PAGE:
Often incidents are attributed to human involvement. This gives the impression that people cause incidents. ‘’Most mistakes, actions and decisions are themselves the result of the way the workplace is set up, how work is designed, equipment and control measures, and how leaders influence the culture in an organization’’, OCIMF says.
, the organization issued an informative paper focusing on the human factor to explain how it will integrate human factors into its activities by following eight key principles and contribute to reducing marine risk.n that regard, last October
As explained, OCIMF’s approach aims to reduce risk to crew, ships and terminals by systemically addressing the systems and latent conditions that influence errors, actions and decisions.
Human Factor vs Human Element 1-0
Human Factors is the term used in the oil, gas, nuclear, aviation, space and military sectors, recognizing that the human error is not simply a feature of individual failure, but is caused by workplace factors, equipment, and task design, among others. OCIMF identifies eight key principles concerning human factors and actions to understand how associated issues impact ship operations.
Although many discussions have taken place to enhance maritime safety, we continue to see, that many such incidents are caused by ‘the human element’; this is the number one factor that shipping industry attributes to the majority of the incidents. To this end, many stakeholders have highlighted the importance of not putting the blame on a specific person for an incident but try to see why the accident in particular occurred and why the system allowed it to happen.
In order to improve safety it is essential to not just point fingers but improve the system that allowed the accident in the first place. It is not the system that is safe, it is the people in the system that make it safe, the Swedish Club has pinpointed. It is the people onboard who make safety work. However human errors still occur in interaction with condition, systems and other peoples, OCIMF notes. For example, in many cases individuals made serious misjudgments in situations or there were communication problems.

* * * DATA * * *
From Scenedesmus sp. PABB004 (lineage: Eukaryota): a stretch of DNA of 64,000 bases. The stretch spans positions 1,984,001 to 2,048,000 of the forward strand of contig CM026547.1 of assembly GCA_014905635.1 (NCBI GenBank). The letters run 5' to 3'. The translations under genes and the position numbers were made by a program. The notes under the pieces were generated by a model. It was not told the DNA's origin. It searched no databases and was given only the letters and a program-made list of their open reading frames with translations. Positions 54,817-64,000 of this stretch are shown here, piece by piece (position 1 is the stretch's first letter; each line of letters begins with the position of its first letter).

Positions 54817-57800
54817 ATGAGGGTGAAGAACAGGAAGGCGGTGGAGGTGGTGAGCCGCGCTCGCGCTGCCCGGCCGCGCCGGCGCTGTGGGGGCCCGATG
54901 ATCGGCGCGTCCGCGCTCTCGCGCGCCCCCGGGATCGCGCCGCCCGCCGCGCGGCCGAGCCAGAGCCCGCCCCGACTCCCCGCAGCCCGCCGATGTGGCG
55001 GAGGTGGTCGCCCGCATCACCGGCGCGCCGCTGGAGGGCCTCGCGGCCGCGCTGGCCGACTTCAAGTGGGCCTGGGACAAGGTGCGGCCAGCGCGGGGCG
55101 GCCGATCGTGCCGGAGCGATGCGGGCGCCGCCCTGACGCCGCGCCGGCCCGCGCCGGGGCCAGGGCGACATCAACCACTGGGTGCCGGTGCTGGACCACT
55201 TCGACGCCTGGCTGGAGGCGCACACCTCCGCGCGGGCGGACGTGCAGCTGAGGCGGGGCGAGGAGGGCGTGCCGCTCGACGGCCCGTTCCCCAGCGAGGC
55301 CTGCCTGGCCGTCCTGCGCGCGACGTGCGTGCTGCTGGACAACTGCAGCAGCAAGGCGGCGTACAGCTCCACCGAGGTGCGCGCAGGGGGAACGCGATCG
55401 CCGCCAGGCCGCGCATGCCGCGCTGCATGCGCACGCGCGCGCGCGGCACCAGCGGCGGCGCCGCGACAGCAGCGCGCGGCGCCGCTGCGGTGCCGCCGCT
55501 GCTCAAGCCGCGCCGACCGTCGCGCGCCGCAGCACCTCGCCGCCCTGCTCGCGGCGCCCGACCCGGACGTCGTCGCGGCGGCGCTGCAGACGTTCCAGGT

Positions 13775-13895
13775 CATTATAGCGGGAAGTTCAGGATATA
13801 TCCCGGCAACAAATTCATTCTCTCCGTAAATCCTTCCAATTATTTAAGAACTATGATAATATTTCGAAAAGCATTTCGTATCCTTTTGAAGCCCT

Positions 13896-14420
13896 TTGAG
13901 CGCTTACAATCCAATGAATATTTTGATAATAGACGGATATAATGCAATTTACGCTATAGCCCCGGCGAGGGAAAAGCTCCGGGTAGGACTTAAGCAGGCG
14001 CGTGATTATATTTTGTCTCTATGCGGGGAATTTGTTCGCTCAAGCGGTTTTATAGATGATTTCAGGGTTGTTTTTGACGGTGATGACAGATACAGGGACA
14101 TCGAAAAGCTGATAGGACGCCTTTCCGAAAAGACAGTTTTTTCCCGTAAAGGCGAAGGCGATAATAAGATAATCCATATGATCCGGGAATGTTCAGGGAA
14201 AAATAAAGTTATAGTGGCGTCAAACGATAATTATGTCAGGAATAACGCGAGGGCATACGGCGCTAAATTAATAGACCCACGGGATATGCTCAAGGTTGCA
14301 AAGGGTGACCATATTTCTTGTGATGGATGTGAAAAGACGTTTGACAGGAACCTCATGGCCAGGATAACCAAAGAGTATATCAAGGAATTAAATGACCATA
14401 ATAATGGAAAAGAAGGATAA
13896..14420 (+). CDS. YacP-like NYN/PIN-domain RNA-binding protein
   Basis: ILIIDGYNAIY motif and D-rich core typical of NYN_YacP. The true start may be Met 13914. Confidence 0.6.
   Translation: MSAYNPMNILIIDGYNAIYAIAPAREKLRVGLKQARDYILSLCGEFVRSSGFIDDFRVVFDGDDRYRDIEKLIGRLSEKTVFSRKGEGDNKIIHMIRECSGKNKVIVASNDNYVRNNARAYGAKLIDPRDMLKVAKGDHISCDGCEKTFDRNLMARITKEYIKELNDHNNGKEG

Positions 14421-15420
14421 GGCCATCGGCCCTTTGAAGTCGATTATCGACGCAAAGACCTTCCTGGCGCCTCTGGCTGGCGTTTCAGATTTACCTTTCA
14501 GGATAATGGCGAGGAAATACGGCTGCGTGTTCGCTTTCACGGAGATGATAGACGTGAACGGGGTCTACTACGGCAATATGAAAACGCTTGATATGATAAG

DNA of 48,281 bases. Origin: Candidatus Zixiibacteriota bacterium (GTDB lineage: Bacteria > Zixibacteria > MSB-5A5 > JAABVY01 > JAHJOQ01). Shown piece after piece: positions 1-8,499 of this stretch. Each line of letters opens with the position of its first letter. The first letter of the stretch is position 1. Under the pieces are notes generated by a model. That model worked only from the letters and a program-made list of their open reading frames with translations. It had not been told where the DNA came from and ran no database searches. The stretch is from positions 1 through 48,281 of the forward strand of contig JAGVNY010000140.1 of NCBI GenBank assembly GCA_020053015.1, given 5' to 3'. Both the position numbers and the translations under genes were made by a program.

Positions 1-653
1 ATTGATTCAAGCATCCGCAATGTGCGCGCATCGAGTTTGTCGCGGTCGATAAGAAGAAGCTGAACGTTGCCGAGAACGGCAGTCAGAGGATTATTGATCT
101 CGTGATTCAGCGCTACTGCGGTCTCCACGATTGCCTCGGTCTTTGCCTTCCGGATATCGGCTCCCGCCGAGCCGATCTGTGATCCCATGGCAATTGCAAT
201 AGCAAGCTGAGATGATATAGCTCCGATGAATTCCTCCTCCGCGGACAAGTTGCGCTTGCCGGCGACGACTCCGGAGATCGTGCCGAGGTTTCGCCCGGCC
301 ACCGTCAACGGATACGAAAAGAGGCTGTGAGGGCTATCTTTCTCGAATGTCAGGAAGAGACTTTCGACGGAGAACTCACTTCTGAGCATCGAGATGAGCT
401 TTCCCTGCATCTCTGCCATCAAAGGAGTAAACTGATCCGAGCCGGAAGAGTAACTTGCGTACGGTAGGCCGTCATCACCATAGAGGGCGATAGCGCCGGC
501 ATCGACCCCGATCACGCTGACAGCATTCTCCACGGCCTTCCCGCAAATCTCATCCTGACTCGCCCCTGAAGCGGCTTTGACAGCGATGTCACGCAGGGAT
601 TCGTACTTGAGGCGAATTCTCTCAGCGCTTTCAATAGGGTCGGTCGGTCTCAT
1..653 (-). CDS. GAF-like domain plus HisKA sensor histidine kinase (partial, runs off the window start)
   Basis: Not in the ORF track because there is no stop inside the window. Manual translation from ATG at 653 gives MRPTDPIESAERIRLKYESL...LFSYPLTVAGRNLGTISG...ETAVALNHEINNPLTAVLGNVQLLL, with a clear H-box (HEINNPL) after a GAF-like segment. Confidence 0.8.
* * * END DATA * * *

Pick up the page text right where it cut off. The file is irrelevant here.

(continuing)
In 2016, UK MCA issued ‘’the Deadly Dozen’’ which analyzes twelve of the most common people related factors along with tips and learning points which, if managed effectively, have the potential to avoid and avert accidents, and make a dramatic improvement to maritime safety.
Human element is a term used by the IMO and recognized in many parts of the maritime industry. When it emerged, it was initially focused on changing the person to reduce human error, tackling training, competence, motivation etc. Although the term has expanded into the underlying systems, human element may not be recognized outside the maritime industry.
Therefore, OCIMF supports that the human factor is the correct term to be adopted because it is most recognized, giving the maritime world access to knowledge, resources, tools and advice from multiple industries and companies. Also, ‘human factor’ term addresses all individual, system and organizational issues; it is best supported by bodies that provide human-centred disciplines and; it is consistent and goes beyond IMO requirements linked with the human element.
8 key principals on Human Factors
The following principals describe OCIMF approach to human factors and are based on those from oil and gas, aviation and nuclear industries.
#1 People make mistakes
#2 People’s actions are rarely malicious and usually make sense to them at the time
#3 Mistakes are typically due to conditions and systems that make work difficult
#4 Understanding the conditions in which mistakes happen helps us prevent or correct them
#5 People know the most about their work and are key to any solution
#6 Plan, tools and activities can be designed to reduce mistakes and manage risk better
#7 Leaders contribute in shaping conditions that influence what people do
#8 It matters how leaders respond when things go wrong and take opportunity to learn